For Manageability


Vijay Machiraju, Akhil Sahai

E-Service Management Project

E-Services Software Research Department

HP Laboratories, 1501 Page Mill Road, Palo-Alto, CA   94034

{vijaym, asahai}@hpl.hp.com



1. Introduction

Various interfaces and protocols are being defined for seamless composition and inter-operation of web services. Some of these are used by web services to discover each other (e.g., UDDI [1]), some of these are used by services to express their functionality to each other (e.g., WSDL [2], e-speak CDL [3]), and some of these are used to invoke operations on each other (e.g., SOAP [4]). While all of these are essential for easy composition, there are still many aspects that services need to agree upon in order to interoperate. One prominent example of such an aspect is manageability.

There are two interpretations of manageability for services. Manageability from a management system’s perspective refers to whether a service provides sufficient information (events, measurements, and state) and control points (lifecycle control, configuration control, etc) to a management system so that it can be effectively monitored and controlled. There have been many efforts – CIM from DMTF [5], Manageability Service Broker from Open Group [6], and Java Management Extensions from SUN [7] to name a few – for standardizing the interface and protocol between managed services and management systems. So far, management systems and these standards have been focused on managing applications within an enterprise. As web services become more prevalent, cross-enterprise management of federated services will become increasingly important.

There is a second notion of manageability – manageability from a peer service’s perspective. Figure 1 shows two peer-to-peer services interacting with each other. An interaction is any form of communication between two services. This could mean a single-step transaction (e.g., a login to a book-selling service), a sequence of related transactions (e.g., logging in, adding books to shopping cart, and checking out), or even business-level processes perceived by the client that may involve manual steps (e.g., the process from ordering books to final delivery of the books). For every step in an interaction, one of the two services initiates the request and the other executes the request. We refer to the service that initiates the request as the consumer service and the one that executes the request as the provider service. The role of a service could change over the course of an interaction.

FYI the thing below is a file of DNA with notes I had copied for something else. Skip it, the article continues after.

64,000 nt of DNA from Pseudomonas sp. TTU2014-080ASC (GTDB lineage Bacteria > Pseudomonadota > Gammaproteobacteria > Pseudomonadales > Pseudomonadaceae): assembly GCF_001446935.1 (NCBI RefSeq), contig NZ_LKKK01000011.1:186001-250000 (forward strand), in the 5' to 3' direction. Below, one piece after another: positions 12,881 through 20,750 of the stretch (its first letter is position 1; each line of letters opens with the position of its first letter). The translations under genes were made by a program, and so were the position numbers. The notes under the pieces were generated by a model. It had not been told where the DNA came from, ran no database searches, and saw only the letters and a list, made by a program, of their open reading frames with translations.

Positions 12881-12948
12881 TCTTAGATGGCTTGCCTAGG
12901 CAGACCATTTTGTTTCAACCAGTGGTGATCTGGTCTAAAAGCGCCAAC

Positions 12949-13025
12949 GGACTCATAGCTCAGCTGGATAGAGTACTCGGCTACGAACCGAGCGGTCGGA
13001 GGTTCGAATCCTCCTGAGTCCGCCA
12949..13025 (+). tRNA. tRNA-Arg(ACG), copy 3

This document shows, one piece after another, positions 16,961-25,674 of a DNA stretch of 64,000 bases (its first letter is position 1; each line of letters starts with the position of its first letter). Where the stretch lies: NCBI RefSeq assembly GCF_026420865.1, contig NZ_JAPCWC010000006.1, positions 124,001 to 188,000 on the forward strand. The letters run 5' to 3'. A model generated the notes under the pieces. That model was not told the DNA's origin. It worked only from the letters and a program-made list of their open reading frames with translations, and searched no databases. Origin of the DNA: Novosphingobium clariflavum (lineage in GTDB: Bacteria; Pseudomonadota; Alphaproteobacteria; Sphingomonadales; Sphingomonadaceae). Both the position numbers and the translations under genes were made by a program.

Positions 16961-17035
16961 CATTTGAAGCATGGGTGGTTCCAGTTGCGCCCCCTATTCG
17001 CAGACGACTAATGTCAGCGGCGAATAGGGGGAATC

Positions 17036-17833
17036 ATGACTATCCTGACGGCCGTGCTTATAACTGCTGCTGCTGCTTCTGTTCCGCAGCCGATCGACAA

From a consumer’s perspective, a provider service is manageable if the latter offers sufficient visibility and control over itself and over the interactions it executes. For example, a provider that provides information about the progress of a consumer’s ongoing interactions or an ability to escalate their speed is more manageable than a provider that does not. From a provider’s perspective, a consumer service is manageable if it can offer enough information about its service usage back to the provider. For instance, a consumer that can be queried about its perception or quality of experience is more manageable than a consumer that cannot be. Manageability interfaces capture the functionality that should be offered by providers and consumers to each other in order to be manageable.






Figure 1: Peer-to-peer services, their roles, and manageability interfaces

There have been no efforts to standardize interfaces and protocols of this nature between web services. In this paper, we first motivate the need for such interfaces by explaining their benefits. We then list a set of elements that should be part of these interfaces. Finally, we conclude with some suggestions for how to approach the standardization.

2. Need for Peer-to-Peer Service Manageability

We envision a world where services will be capable of advertising, discovering, composing, and using each other to execute their functionality. Providing interfaces for manageability between services would help in realizing part of this vision.

In the discovery-phase or pre-composition phase, a consumer can use manageability interfaces of providers to obtain valuable information about their quality of service - performance, availability, reliability, and service-level guarantees. Brokers and other discovery services help clients select services. However, the selection criteria are currently limited to price and functionality. Standardizing manageability interfaces will facilitate negotiation and selection based on a whole new set of features. With this additional information, consumer services will be able to assess if they can guarantee end-to-end quality to their own clients taking into account the quality levels guaranteed by their provider services. When services are composed, it is not only the functionality that gets composed; the service-levels, performance, and availability are composed as well. Hence it is only natural for services to expose these details so that a consumer can make informed decisions before composition.

In the execution phase or post-composition phase, a consumer that uses a manageable provider has better visibility and control over the latter; and hence will be able to make better decisions. For example, a consumer that needs faster service can escalate its interactions to the next tier of service temporarily. Similarly, it can request long-lasting transactions to be shutdown so that they can be executed on a different service. Consumers will be able to compare different services for their quality and performance.

Third party rating services can be formed that just collect and sell ratings of various services for their quality. A need for third party mediators would also arise for mediating and monitoring compliance of service level agreements between other services. A real life analogous example would be the credit rating companies and the manner in which they settle disputes. However, the dynamics in case of web services would be different and so the third party mediators have to monitor the compliance and take corresponding actions in real time.